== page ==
In 2020, over 20,000 courses will be replaced with 15 routes into academic and technical options, known as T levels (stands for 'technical) as a result of the Post 16 Skills Plan (2016). They are an alternative to A levels, they are at level 3, last for two years, are for age 16 and above, and include a period of work experience. They will be equivalent to three A levels.
Lord Sainsbury’s Report of the Independent Panel on Technical Education (2016) recommended each route has a common core which will include English, maths and digital skills, as well as a “specialisation towards a skilled occupation or set of occupations.”
Applied general is a new category of Level 3 vocational qualification. Like T Levels they are taken over two years and are available both to young people over the age of 16 and adults.
Applied general qualifications cover broader subject areas than T Levels. Rather than focusing on a specific occupation, learners are supported to develop transferable skills in areas such as science, business or sport.
Upon completion of a T Level or an applied general qualification, learners will be able to progress to higher education, complete a higher apprenticeship, or start work.
Here are some relevant articles you might like to check out:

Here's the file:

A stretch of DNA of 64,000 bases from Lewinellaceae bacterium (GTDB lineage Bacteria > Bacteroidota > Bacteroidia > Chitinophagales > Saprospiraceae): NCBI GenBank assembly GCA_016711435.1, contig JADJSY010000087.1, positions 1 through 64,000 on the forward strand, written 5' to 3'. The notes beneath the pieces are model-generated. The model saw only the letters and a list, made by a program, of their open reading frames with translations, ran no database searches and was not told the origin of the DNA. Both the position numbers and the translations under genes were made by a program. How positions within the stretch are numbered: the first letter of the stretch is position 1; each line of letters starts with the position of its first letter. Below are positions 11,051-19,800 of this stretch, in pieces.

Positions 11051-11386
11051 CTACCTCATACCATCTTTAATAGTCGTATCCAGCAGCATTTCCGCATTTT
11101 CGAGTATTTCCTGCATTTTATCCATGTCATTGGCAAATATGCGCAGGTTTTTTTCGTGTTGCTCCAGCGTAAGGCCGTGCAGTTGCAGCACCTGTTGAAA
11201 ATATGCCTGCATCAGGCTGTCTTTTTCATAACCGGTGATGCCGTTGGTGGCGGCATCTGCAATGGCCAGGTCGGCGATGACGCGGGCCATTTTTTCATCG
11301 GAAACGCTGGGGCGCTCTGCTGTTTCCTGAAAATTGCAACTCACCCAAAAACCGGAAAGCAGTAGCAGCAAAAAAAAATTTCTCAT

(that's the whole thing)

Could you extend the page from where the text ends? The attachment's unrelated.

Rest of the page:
BBC article: T levels, what are they?
DfE Action Plan: Post-16 skills plan and independent report on technical education
T level Professional Development Guide from the ETF: https://tinyurl.com/w75e9sn
The Prevent Duty isn't about preventing people from having religious, political or other views. It's about preventing them from being radicalised and drawn into terrorism.
The Prevent Duty is part of the Counter-Terrorism and Security Act (2015). You should be required to attend a training session at your organisation to ensure you are up to date with the requirements. Following it will be part of your job role.
Here are a few relevant web links you might like to check out:
If you work in education in Great Britain, you will need to consider how you can promote fundamental British Values. If your organisation is inspected by Ofsted, they will be looking for evidence of this. However, perhaps it’s not just about British Values, it could be considered 'everyone’s values'.
British Values are taken from the Prevent Strategy (2011).
According to Ofsted, 'fundamental British values' are:
Learners will need to know about these and understand how they affect their role in society. They will need to know what is right and wrong, and how they should respect the law. They should also know how to accept responsibility for their actions, respect others, and understand how they can contribute to society in a positive way. If you get the opportunity, you could hold a discussion, or carry out an activity with your learners based around the values.
Ways to promote British Values can include: